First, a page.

During the years as a rock station, WBZ-FM also simulcast the hourly newscasts from sister station WBZ (AM), the commercial spots on which were the only commercials heard on the FM side.

In 1981, WBZ-FM was sold to Greater Media, becoming that company's first Boston station. Under the new ownership, the station signed off for a couple of weeks at the very end of 1981. Before signing back on as "Magic" in January 1982 with the call letters WMJX, the station installed a new transmitter and raised the height of the antenna on the WBZ tower. A few years later the transmission equipment was relocated to the Prudential Tower, giving 106.7 a great signal in downtown Boston.

Third WBZ-FM: 98.5

In July 2009, CBS Radio announced that it would re-introduce WBZ-FM as a sports radio station named "98.5 The Sports Hub" at 1 p.m. on August 13,[6] moving the existing Hot AC 98.5 WBMX-FM to 104.1 as "Mix 104" on August 12,[7] and the existing active rock 104.1 WBCN to HD Radio subchannel 2 on the new 98.5, removing it from analog. "98.5 The Sports Hub" was created to go head to head aganist the WEEI Sports Radio Network which at the time was the top rated sports radio station in the Boston market.[8]

The callsign WBZ-FM was assigned to the station on August 5, 2009.



Boston Bruins games moved to WBZ-FM from WBZ-AM.[7] The Toucher and Rich Show and New England Patriots games came from WBCN.


The Toucher and Rich Show
This show airs from 6 AM to 10 AM. The hosts are Fred Toettcher, Rich Shertenlieb, and Chris "Crash" Clark. Sports headlines are read by Jon Wallach.
Tanguay and Zolak
Gary Tanguay and former New England Patriots quarterback Scott Zolak are the hosts. The show airs from 10 AM to 2 PM.
Felger and Massarotti
Michael Felger and Tony Massarotti host in the afternoon from 2 PM to 6 PM. Sports headlines are read by Marc Bertrand.
The D.A. Show
Damon Amendolara hosts the evening show from 6 PM to 11 PM.


Bertrand and Gasper

Marc Bertrand and Christopher Gasper host from 8 AM to 11 AM on Saturday.

Hardy and Trupiano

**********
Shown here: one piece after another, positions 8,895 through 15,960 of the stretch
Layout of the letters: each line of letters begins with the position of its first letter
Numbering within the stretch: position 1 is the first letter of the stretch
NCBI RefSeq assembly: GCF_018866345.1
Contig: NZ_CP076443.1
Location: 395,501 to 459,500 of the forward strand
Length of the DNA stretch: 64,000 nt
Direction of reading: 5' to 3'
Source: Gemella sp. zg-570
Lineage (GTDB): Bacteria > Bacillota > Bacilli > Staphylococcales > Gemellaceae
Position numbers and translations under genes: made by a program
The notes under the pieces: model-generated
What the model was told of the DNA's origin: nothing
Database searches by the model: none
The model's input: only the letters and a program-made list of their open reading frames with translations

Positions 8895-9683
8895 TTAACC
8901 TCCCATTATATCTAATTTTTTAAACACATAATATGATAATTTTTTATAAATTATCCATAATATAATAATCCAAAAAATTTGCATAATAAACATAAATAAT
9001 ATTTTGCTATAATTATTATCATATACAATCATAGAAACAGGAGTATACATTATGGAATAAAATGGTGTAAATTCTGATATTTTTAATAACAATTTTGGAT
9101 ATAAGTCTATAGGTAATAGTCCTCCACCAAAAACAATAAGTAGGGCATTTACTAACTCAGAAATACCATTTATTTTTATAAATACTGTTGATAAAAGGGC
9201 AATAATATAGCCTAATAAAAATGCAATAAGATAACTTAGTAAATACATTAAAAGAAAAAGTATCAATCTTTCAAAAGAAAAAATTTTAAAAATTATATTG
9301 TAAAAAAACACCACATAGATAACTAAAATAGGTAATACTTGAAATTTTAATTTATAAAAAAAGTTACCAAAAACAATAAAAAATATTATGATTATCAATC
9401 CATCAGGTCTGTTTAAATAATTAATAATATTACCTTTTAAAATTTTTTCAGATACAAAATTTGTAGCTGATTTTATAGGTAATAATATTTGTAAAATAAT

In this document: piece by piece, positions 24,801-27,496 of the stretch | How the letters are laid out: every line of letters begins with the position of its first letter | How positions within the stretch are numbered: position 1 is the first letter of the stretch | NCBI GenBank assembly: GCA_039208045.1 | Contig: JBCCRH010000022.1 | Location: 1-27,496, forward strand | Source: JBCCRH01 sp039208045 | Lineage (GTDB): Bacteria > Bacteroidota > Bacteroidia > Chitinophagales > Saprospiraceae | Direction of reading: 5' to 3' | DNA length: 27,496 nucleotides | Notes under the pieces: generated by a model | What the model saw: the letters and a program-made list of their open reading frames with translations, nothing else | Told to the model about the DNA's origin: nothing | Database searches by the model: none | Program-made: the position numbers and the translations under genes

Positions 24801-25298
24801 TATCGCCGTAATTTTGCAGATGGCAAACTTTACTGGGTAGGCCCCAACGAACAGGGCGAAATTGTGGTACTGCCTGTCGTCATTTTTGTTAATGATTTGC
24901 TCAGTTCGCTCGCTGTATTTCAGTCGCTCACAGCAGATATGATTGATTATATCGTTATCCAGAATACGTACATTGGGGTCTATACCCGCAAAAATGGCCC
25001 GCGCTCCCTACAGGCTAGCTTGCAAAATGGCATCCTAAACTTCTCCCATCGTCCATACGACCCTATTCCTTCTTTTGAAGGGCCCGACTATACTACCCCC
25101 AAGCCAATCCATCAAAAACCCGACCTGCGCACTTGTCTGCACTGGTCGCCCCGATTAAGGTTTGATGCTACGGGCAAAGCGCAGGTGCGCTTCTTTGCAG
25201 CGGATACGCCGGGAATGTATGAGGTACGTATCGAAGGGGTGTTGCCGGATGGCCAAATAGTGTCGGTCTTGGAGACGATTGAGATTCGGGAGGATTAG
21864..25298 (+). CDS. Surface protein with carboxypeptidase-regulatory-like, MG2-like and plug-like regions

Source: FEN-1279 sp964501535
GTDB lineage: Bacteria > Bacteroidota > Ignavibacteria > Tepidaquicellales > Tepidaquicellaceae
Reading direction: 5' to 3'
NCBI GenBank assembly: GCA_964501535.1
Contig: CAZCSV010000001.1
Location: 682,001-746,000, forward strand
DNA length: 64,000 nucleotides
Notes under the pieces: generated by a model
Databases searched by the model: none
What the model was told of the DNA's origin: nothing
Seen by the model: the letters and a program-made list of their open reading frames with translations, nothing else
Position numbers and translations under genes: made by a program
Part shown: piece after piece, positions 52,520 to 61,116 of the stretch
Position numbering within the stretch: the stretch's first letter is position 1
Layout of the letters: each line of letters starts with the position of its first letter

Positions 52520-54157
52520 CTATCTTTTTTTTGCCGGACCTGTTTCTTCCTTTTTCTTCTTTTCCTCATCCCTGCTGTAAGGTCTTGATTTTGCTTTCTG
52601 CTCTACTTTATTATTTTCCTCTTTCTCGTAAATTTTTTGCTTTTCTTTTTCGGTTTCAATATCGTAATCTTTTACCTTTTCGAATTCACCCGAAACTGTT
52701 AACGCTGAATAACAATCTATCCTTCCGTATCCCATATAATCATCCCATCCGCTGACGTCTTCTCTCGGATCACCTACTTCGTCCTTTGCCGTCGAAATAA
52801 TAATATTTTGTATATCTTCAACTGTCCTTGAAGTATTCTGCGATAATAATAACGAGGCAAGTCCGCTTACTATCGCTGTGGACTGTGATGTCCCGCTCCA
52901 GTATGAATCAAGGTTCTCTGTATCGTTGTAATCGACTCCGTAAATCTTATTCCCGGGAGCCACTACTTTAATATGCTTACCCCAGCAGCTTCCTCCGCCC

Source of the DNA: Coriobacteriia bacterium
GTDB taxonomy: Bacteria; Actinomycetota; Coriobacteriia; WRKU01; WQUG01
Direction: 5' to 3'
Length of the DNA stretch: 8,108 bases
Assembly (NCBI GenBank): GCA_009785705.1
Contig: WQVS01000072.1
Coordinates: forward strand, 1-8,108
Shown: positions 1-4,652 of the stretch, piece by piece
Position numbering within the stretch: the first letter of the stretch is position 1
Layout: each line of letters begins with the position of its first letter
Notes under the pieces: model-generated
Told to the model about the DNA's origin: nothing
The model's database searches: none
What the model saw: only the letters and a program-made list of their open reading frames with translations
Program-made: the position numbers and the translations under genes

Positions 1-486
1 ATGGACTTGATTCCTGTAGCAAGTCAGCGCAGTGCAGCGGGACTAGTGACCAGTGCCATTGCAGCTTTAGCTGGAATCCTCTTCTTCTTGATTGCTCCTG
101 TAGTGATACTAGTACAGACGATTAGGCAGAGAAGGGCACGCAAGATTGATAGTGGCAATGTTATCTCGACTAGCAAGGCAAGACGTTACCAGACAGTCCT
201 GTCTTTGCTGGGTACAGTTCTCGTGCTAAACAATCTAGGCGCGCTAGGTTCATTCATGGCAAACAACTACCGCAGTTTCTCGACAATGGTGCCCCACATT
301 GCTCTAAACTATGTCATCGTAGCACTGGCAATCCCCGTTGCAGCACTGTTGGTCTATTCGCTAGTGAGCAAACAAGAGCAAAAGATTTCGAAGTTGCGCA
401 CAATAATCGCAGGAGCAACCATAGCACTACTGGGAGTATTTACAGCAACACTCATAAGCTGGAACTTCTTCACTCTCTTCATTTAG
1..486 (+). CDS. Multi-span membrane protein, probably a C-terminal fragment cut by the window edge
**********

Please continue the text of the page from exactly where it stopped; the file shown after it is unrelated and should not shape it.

Airs at various times on weekends.

The Dan Shaughnessy Show

Dan Shaughnessy and Adam Jones pair up on Saturday afternoons.

The Adam Jones Show

Adam Jones hosts solo on some Saturday afternoons.

The Andy Gresh Show

Andy Gresh hosts a solo show on Saturday and Sunday.

Ted Nation Show

Ted Sarandis hosts a solo show on Sunday from 7:00pm to 10:00pm[9]

New England Patriots coverage

The New England Patriots pregame and postgame shows are hosted by Gary Tanguay, Scott Zolak, and Andy Gresh. Gil Santos and Gino Cappelletti continue to handle the play-by-play duties.

Boston Bruins coverage

Boston Bruins coverage features Dave Goucher as the play-by-play man and Bob Beers handling the color commentary.


  1. ^ QSL card for W1XK from 1 February 1936, courtesy of W3HUS / W3FM. "Antique QSL - Boston, MA - W1XK". 2009-06-08. Retrieved 2009-08-01. 
  2. ^ "The Boston Radio Timeline". The Archives @ Framingham, Massachusetts: Garrett A. Wollman. 2008-01-28. Retrieved 2009-08-01. "Thanks to Donna Halper for a plethora of information on early Boston station comings and goings." 
  3. ^ a b c "The Boston Radio Dial: WMJX(FM)". The Archives @ Framingham, Massachusetts: Garrett A. Wollman. 2007-04-20. Retrieved 2009-08-01. 
  4. ^ "The Boston Radio Dial: WZLX(FM)". The Archives @ Framingham, Massachusetts: Garrett A. Wollman. 2007-04-20. Retrieved 2009-08-01. 
  5. ^
  6. ^ CBS Radio (2009-07-15). "98.5 The Sports Hub Debut". Facebook. Retrieved 2009-08-01. 
  7. ^ a b CBS Radio. "CBS Radio to Launch Boston's Newest and Only FM Sports Station, 98.5 The Sports Hub, on Thursday, August 13". Retrieved 2009-08-01. 
  8. ^ Reilly, Adam (2009-07-14). "Adios, WBCN". The Boston Phoenix. Retrieved 2009-07-14. 
  9. ^ "Ted Sarandis Gets Weekend Show on 98.5 FM". Boston Sports Media Watch. 2010-03-10. Retrieved 2010-03-18. 

External links

Preceded by
104.1 WBCN
Radio home of the New England Patriots
Succeeded by
Preceded by
1030 WBZ
Radio home of the Boston Bruins
Succeeded by